- Two in three employers believe most college graduates have the skills and knowledge they need to succeed in entry-level positions, but only 44 percent believe they have what is required for advancement and promotion to higher levels.
A Blended Model of Liberal and Applied Learning
- Across many areas tested, employers strongly endorse educational practices that involve students in active, effortful work-practices including collaborative problem-solving, internships, senior projects, and community engagements. Employers consistently rank outcomes and practices that involve application of skills over acquisition of discrete bodies of knowledge. Employers also strongly endorse practices that require students to demonstrate both acquisition of knowledge and its application.
E-portfolios and Partnerships to Ensure College Graduates’ Successful Transition to the Workplace
- In addition to a resume or college transcript, more than 4 in 5 employers say an electronic portfolio would be useful to them in ensuring that job applicants have the knowledge and skills they need to succeed in their company or organization.
- Business and non-profit leaders are highly interested in partnering with colleges and universities to provide more hands-on learning opportunities and to help college students successfully make the transition from college into the workplace.
*Definition of liberal education provided in this survey: “This approach to a college education provides both broad knowledge in a variety of areas of study and knowledge in a specific major or field of interest. It also helps students develop a sense of social responsibility, as well as intellectual and practical skills that span all areas of study, such as communication, analytical, and problem-solving skills, and a demonstrated ability to apply knowledge and skills in real-world settings.
From January 9 to 13, 2013, Hart Research Associates conducted an online survey among 318 employers whose organizations have at least 25 employees and report that 25% or more of their new hires hold either an associate degree from a two-year college or a bachelor’s degree from a four-year college. Respondents are executives at private sector and nonprofit organizations, including owners, CEOs, presidents, C-suite level executives, and vice presidents.
Source: It Takes More than a Major: Employer Priorities for College Learning and Student Success. 2013. Washington, DC: Association of American Colleges and Universities and Hart Research Associates.
Karen M. Yoder, PhD, MSD
The IU School of Dentistry’s Healthy Smiles for Employability Program has helped many people gain the confidence and appearance they need to seek employment in many fields. Now, The IU School of Dentistry has created a new program that will serve those who have served our country bravely: military veterans.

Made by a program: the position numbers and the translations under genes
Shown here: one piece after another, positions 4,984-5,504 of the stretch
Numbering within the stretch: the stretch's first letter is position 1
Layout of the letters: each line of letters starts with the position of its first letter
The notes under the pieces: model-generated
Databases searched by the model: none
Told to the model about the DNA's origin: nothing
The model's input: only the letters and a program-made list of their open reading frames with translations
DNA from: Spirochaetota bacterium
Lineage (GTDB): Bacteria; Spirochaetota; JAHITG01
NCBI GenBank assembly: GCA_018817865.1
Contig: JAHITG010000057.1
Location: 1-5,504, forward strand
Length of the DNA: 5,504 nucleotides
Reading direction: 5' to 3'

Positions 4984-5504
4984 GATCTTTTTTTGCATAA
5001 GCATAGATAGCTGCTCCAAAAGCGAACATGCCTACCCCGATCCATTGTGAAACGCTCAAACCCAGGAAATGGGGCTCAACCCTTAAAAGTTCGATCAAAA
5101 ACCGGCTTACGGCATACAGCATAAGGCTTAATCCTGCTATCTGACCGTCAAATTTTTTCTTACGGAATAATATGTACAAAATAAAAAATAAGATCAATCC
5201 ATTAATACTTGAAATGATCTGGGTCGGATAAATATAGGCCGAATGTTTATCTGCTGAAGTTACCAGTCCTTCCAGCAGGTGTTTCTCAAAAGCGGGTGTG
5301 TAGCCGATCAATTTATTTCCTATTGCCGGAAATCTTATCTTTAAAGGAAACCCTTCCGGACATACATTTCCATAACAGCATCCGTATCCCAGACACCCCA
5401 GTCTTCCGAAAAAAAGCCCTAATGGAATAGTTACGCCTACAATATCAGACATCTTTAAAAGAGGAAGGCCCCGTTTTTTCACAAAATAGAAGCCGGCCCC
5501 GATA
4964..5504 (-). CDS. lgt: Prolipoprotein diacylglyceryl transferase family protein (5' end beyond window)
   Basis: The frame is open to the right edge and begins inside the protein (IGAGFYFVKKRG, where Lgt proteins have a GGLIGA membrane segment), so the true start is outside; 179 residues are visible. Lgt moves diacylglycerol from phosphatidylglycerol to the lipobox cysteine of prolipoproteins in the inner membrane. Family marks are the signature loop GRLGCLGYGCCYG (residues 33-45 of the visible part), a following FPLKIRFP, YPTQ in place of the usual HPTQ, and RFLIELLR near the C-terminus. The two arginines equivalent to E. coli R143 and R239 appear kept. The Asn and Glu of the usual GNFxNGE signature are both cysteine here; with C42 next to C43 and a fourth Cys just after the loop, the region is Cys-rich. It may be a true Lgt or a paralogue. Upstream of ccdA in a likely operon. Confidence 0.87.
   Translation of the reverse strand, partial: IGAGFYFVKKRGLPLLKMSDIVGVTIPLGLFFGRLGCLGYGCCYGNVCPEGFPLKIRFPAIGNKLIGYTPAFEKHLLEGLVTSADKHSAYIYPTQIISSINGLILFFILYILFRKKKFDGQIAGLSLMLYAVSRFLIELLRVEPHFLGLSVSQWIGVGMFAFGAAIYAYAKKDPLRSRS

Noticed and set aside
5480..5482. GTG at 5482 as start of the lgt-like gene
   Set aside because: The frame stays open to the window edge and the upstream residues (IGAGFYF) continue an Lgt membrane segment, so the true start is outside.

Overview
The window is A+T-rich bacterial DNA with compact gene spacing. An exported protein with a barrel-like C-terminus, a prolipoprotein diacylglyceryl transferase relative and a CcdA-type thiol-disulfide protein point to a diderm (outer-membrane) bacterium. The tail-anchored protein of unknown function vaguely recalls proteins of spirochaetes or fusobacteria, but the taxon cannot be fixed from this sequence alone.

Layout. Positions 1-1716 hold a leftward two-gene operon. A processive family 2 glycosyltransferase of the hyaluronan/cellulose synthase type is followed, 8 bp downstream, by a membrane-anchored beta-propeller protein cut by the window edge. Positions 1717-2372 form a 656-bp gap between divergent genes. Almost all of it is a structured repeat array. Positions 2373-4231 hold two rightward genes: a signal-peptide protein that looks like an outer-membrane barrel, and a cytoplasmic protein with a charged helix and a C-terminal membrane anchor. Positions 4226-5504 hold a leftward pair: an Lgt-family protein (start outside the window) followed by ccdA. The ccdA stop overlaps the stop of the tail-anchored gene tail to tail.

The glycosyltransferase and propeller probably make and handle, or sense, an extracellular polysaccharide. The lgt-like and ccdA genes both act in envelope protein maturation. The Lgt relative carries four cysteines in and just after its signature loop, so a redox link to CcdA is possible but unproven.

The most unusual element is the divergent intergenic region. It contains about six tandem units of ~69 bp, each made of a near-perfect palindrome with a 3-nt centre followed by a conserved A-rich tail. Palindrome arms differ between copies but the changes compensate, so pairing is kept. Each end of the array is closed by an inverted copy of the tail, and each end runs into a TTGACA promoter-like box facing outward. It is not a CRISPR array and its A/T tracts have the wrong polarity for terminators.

The new IU School of Dentistry’s Veteran’s Employability: The Dental Connection will give military veterans the chance to get dental work done at no cost, with more complex dental work offered at a steep discount. This program, like the Healthy Smiles program, is funded in part through a $20,000 Venture Fund grant from the IUPUI Solution Center.
“The Student Outreach Clinic was such a success, we wondered what we could do for veterans,” said Dr. Karen Yoder, a professor at IUPUI who developed both programs. “This will be a great way to give back.”
Ten veterans have been selected for the project, and more will come. Patients in this program will be guided through the process by student navigators, who are second-year dental students. The student navigators will help the veterans get enrolled, so the vets can get the help they need.
“We want to develop partnerships with the veterans,” Yoder said. “We’re using the same criteria we used with Healthy Smiles, and we’re helping people become more employable.”
Jeni Bolenbacker, a third-year dental student in the IU School of Dentistry, said she volunteered for the program because she has a passion for assisting veterans. She wanted the chance to see veterans achieve their goals, and she believes this program can help them do that by giving the vets the extra confidence they need.
“I like this program because this program empowers people,” Bolenbacker said. “People often take for granted how lucky we are to have all of our teeth and what a negative impact missing teeth can have on employability. Being able to play my part as a dental student to help these veterans achieve oral health so that they can help themselves reach their goals is the most rewarding part of the program.”
But the program is more than just a dental health program. Student navigators team up with social workers at the Hoosier Veterans’ Assistance Foundation to teach employment skills. HVAF will help veterans job training skills to make sure the veterans have every opportunity to get a job. “We really wanted this to be a full program,” Yoder said.
Yoder said right now the program is only a semester long, but she’s hoping to extend it and make it a year-round program.
“I would also hope that this program would show other young health professionals that you don’t have to wait until you become a doctor to give back to your community,” Bolenbacker said. “You can start doing it now.”
Computer Graphic Technology Students Develop Public Service Video for PEN (Prison Enterprises Network)
PEN, a division of the Indiana Department of Correction, manufactures goods and provides services using offender labor through the Indiana prison industries. PEN’s mission is to equip offenders for successful reentry through meaningful work and career development while operating in a self-sustaining manner.